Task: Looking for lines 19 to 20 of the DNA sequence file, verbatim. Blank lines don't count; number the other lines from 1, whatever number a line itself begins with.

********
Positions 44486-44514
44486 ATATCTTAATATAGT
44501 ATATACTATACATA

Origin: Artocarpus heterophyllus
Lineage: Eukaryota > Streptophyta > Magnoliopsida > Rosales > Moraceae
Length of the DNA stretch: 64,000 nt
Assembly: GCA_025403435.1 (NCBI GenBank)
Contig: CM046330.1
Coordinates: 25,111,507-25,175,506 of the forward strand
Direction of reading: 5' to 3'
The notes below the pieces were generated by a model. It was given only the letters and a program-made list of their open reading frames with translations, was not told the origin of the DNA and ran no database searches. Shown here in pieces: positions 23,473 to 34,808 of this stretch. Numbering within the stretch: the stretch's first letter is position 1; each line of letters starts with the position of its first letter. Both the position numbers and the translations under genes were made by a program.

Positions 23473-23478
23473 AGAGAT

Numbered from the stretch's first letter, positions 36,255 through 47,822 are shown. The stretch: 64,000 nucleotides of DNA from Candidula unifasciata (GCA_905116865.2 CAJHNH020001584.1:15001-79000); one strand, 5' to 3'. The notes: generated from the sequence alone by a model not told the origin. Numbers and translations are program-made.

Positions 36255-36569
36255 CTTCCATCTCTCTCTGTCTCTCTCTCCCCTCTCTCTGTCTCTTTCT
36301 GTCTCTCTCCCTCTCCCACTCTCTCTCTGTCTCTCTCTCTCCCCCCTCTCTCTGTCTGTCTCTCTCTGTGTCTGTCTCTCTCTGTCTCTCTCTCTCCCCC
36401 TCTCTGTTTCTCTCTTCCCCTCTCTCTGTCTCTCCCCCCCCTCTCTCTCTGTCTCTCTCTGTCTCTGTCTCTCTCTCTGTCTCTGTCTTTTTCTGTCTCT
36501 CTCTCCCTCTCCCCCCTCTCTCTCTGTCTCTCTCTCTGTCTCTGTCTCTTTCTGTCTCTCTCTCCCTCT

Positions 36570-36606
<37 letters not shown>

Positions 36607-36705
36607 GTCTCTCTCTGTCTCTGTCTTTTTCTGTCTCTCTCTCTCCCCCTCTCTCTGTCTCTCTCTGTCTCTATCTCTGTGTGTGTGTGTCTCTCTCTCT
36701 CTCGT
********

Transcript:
36501 CTCTCCCTCTCCCCCCTCTCTCTCTGTCTCTCTCTCTGTCTCTGTCTCTTTCTGTCTCTCTCTCCCTCT

Positions 36570-36606